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The Basics of Building a Writer’s Platform

Categories: Build a Platform & Start Blogging, Tip of the Day, Creative Writing Tips Tags: platform, selling books, writing.

writing platform | become a writerIf you want to sell more books or simply get your name out there, a writer’s platform is essential. Chuck Sambuchino, author of Create Your Writer Platform explains what a platform is and the common building blocks of a writer’s platform.

What is a Writer/Author Platform?

Platform, simply put, is your visibility as an author.

The definition of platform, broken down, is your personal ability to sell books through:

  1. Who you are
  2. The personal and professional connections you have
  3. Any media outlets (including blogs and social networks) that you can utilize to sell books

The Building Blocks of a Platform

The most common building blocks of a platform include the following:

  1. A website and/or blog with a large readership
  2. An e-newsletter and/or mailing list with a large number of subscribers/recipients
  3. Article/column writing (or correspondent involvement) for the media—preferably for larger outlets and outlets within the writer’s specialty
  4. Guest contributions to successful websites, blogs, and periodicals
  5. A track record of strong past book sales[1]
  6. Individuals of influence that you know—personal contacts (organizational, media, celebrity, relatives) who can help you market at no cost to yourself, whether through blurbs, promotion, or other means
  7. Public speaking appearances—the bigger, the better
  8. An impressive social media presence (Twitter, Facebook, and the like)
  9. Membership in organizations that support the successes of their own
  10. Recurring media appearances and interviews—in print, on the radio, on TV, or online

Not all of these methods will be of interest/relevance to you. As you learn more about how to find success in each one, some will jump out as practical and feasible, while others will not. My advice is to choose a few and dive in deep—and don’t be afraid to concede failure in one area, then shift gears and plunge into something else. It’s better to show impressive success in some areas than minimal success in all.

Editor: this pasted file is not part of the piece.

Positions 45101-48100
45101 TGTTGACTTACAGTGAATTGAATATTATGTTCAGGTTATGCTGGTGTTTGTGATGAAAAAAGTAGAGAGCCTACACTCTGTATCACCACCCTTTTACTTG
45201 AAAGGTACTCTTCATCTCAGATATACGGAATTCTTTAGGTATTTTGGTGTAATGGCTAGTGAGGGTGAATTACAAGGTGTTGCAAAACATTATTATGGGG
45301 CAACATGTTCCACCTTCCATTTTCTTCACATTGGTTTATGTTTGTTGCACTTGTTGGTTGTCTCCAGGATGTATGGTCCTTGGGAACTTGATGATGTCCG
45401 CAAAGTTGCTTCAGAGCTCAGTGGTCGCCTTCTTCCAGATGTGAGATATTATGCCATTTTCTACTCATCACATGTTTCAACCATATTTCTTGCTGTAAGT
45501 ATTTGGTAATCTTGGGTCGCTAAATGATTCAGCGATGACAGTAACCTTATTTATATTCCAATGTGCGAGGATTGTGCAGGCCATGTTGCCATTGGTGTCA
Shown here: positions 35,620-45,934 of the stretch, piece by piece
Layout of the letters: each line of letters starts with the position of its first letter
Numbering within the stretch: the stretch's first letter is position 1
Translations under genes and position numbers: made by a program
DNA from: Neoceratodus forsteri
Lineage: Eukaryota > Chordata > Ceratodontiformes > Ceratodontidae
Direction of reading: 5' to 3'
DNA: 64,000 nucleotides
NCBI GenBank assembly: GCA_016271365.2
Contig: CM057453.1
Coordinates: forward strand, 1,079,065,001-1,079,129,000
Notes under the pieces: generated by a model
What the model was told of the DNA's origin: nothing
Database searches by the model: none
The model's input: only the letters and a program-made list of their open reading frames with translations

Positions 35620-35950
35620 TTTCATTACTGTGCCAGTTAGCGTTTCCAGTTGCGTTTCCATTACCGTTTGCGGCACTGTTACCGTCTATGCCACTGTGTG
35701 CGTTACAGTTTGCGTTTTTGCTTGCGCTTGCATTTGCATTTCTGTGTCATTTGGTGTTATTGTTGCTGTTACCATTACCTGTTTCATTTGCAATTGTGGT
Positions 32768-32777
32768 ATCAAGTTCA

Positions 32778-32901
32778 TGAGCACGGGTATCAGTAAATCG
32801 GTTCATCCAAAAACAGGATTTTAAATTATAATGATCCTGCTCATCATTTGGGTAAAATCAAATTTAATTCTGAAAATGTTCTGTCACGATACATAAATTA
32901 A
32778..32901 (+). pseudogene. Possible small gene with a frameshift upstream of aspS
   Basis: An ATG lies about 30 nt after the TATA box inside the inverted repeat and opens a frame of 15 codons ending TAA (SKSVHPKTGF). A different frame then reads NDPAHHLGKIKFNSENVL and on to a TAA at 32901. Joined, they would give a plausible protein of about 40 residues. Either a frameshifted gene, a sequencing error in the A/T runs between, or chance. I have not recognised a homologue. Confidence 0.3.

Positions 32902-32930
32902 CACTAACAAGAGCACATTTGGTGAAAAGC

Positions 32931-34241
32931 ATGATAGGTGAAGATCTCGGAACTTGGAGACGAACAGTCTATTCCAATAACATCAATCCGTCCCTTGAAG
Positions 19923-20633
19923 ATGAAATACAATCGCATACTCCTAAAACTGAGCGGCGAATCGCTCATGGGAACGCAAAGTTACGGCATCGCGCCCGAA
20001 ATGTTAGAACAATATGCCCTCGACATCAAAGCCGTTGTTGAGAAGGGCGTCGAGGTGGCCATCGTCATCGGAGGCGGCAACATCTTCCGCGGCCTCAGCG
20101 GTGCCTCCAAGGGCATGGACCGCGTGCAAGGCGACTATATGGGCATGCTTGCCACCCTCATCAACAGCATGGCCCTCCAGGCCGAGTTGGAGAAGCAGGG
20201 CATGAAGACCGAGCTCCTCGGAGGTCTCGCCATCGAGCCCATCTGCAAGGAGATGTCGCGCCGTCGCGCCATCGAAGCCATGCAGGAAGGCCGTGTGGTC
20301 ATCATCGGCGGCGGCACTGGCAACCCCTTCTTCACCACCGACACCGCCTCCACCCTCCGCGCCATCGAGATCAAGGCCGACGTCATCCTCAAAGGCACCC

Lastly, know that building a platform takes time. Strive for something real—strong channels that will help you sell. Simply being on Twitter and having a website does not mean you have a platform. Those are just the first steps.

This excerpt is from Create Your Writer Platform by Chuck Sambuchino.

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2 Responses to The Basics of Building a Writer’s Platform

  1. tayman0522 says:

    Can you describe ways to help develop your platform? I have a Twitter account, a Facebook page, and a website, but I am struggling to develop the readership that I would like to have.

    I have read a few books on the subject, and I believe that I have some good ideas for creating interesting content, but I wanted to know what your thoughts were as well. Thank you for your article!

    • Describli says:

      Really helpful tips here! I would also say that a platform is something you’re feeding all the time, not just when you’ve recently published a book. Too many writers have said that they try to promote their new book, only to find out that they’re yelling at empty space on Twitter. Daily content, even micro-content, that is relevant to your message, is really helpful.

      Now for the shameless plug – Describli.com is a site where you can write a little bit each day in response to a prompt, and other writer’s rate your writing. If it gets a lot of good ratings, you head to the top of the list and gain more readers, more visibility, and a bigger following. We know it’s hard to build up a platform, and blogging can be a full time job – this is something that is shorter, and a ton of fun!

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